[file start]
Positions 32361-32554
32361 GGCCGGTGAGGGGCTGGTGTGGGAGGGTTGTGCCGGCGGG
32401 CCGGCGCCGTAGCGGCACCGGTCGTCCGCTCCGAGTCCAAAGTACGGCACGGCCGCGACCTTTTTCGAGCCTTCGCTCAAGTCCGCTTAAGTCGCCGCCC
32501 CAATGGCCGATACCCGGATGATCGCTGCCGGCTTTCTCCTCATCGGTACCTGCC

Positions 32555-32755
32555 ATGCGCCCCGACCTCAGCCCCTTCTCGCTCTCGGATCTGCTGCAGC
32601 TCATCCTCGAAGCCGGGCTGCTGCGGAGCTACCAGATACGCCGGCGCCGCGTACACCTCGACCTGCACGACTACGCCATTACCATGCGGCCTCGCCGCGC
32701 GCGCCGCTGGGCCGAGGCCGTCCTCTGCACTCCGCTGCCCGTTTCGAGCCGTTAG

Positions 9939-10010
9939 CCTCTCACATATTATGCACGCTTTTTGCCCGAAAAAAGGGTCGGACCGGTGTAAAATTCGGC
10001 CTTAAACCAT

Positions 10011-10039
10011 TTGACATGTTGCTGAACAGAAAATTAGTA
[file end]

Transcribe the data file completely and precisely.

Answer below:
Positions 32361-32554
32361 GGCCGGTGAGGGGCTGGTGTGGGAGGGTTGTGCCGGCGGG
32401 CCGGCGCCGTAGCGGCACCGGTCGTCCGCTCCGAGTCCAAAGTACGGCACGGCCGCGACCTTTTTCGAGCCTTCGCTCAAGTCCGCTTAAGTCGCCGCCC
32501 CAATGGCCGATACCCGGATGATCGCTGCCGGCTTTCTCCTCATCGGTACCTGCC

Positions 32555-32755
32555 ATGCGCCCCGACCTCAGCCCCTTCTCGCTCTCGGATCTGCTGCAGC
32601 TCATCCTCGAAGCCGGGCTGCTGCGGAGCTACCAGATACGCCGGCGCCGCGTACACCTCGACCTGCACGACTACGCCATTACCATGCGGCCTCGCCGCGC
32701 GCGCCGCTGGGCCGAGGCCGTCCTCTGCACTCCGCTGCCCGTTTCGAGCCGTTAG

Positions 9939-10010
9939 CCTCTCACATATTATGCACGCTTTTTGCCCGAAAAAAGGGTCGGACCGGTGTAAAATTCGGC
10001 CTTAAACCAT

Positions 10011-10039
10011 TTGACATGTTGCTGAACAGAAAATTAGTA